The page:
Use this forum to chat about hardware specific topics for the ESP8266 (peripherals, memory, clocks, JTAG, programming)
User avatar
By Vishnu Gvv
#78164 Hello,
I have ESP 01 module, and it is connected with ARDUINO UNO. I have wired my ESP to Arduino as below
ESP - Arduino
VCC - 3.3 V
CH-PD - 3.3 V
TXD - digital pin 2
RXD - digital pin 3

and the program used here is

#include <SoftwareSerial.h>

const byte rxPin = 2; // Wire this to Tx Pin of ESP8266
const byte txPin = 3; // Wire this to Rx Pin of ESP8266

// We'll use a software serial interface to connect to ESP8266
SoftwareSerial ESP8266 (rxPin, txPin);

void setup() {

//You may need to uncomment this block for the first run:
// ESP8266.begin(115200); // Change this to the factory baudrate used by ESP8266
// delay(1000);
// Serial.println("Setting BAUDRATE to 9600");
// ESP8266.println("AT+IPR=9600");


bool okReceived = false;

void loop() {

if (Serial.available() > 0)
String command = Serial.readStringUntil('\n');
Serial.println("Command Sent: " + command);

int responseCounter = 0;
if (ESP8266.available() > 0)
while (ESP8266.available() > 0)
if (responseCounter == 0)
Serial.println("Response Received:");

String response = ESP8266.readStringUntil('\n');


The module worked fine for the first time, and it has received the AT commands and responded back. When I powered off and again powered on the ESP module it seems not responding to AT commands and blue and red LEDs are constantly ON.
I kindly request the reader to help me with this issue, Thanks in advance
User avatar
By QuickFix
#78211 Looks like you've blown up your ESP. :(

Please note that the ESP works on 3.3V only (this includes both VCC as GPIO): it's not, I repeat not 5V tolerant.
An Arduino works with 5V levels and will eventually fry your ESP when you directly connect Arduino I/O pins to the I/O pins of the ESP without level conversion (even a simple voltage divider might suffice).

Please note this thread from a couple of days ago, of someone with a similar problem. :idea:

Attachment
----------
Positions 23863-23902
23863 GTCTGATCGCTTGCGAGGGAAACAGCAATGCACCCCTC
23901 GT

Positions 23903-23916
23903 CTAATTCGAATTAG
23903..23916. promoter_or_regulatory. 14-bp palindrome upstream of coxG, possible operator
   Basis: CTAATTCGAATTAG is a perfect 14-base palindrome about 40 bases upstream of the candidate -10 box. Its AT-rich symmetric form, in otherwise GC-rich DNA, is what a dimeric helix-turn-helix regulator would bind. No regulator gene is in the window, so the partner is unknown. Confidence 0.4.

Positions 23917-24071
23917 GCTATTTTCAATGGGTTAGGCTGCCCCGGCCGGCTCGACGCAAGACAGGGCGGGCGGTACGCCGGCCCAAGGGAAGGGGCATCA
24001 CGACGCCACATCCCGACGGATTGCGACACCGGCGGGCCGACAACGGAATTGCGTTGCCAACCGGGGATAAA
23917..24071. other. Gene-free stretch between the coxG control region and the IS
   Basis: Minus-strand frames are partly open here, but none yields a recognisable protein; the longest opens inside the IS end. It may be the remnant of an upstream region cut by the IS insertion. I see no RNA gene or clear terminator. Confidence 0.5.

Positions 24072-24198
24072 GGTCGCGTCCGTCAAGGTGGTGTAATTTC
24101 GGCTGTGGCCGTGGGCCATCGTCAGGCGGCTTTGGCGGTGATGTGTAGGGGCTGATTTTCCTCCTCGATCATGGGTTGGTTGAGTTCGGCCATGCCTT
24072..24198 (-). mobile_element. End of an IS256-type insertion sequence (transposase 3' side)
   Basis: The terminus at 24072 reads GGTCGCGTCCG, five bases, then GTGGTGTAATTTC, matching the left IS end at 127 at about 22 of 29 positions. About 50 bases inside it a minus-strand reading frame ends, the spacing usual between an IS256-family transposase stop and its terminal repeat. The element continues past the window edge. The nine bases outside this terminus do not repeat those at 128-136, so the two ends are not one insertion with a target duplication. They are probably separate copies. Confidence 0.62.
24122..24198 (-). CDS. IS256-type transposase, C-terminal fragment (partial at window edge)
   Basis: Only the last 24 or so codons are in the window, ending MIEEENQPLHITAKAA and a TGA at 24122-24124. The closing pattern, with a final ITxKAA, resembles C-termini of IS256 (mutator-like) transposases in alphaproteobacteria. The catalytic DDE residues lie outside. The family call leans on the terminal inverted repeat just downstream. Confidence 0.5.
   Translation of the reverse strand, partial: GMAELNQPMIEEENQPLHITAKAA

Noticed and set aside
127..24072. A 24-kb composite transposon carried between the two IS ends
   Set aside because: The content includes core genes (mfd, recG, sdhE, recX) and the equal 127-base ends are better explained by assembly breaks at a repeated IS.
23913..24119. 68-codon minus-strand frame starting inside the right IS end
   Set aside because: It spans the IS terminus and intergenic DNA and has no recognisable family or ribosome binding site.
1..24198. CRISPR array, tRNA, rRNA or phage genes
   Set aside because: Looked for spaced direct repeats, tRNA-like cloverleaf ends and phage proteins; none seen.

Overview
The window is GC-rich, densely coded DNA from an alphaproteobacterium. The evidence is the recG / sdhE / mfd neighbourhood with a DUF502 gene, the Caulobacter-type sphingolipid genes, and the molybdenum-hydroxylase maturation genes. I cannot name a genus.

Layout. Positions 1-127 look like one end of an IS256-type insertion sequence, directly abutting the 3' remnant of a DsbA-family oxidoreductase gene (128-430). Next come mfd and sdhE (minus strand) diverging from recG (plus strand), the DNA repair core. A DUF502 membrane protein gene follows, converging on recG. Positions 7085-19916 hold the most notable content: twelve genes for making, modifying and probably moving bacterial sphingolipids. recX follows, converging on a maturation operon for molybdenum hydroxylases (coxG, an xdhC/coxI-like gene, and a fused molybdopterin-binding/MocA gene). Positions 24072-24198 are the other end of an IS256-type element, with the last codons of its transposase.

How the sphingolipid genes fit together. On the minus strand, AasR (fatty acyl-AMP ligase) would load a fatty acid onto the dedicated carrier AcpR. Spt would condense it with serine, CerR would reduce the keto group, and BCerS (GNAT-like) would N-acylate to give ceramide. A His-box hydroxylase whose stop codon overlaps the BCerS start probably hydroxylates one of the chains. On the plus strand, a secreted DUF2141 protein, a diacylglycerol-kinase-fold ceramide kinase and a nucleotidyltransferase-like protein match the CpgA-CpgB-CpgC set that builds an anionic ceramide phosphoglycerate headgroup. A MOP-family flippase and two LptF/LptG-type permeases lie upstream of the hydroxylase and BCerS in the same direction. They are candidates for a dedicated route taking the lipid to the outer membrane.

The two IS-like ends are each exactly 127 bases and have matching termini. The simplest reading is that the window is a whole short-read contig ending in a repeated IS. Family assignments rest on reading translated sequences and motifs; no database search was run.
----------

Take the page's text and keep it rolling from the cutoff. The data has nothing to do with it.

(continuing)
As another tip (it's also in my signature for a reason): when you're new to the ESP, first get yourself a development board; it will make your life so much easier and a complete board is equally cheap as a separate ESP-module.

Also the ESP8266 is a magnificent chip which is (at a lot of points) more powerful than an Arduino; most applications can be made with only an ESP without the use of an Arduino at all.
Since communication over AT is cumbersome not having to interface two microcontrollers is a big plus as well.

And the best part is: you can also write code for the ESP with the Arduino IDE and ESP-core. :idea:
User avatar
By Vishnu Gvv
#78285 Hi Quick Fix,
Many thanks for your reply. I tried as you suggested with a new ESP module and voltage divider circuit as shown below, instead of 0 and 1 pins in the Arduino I connected them to 10 and 11 pins as my code initiate a serial port through 10 and 11 pins. Even for this connections also the module worked for the first time and when I powered off and again powered on, the module stops responding to AT commands. I found in some articles that ESP module will have boot modes (UART and Flash boot) depending on GPIO pin configurations. I haven't used any of these GPIOs in my circuit. Does this affect the module? If you have any working model, can you please share the connection diagram of the model.

As you suggested, I can use the development board but I need to integrate the ESP with FPGA board. So
I want to test the ESP before going to FPGA implementation.

Thanks in advance, please share if you have any working model circuit diagram.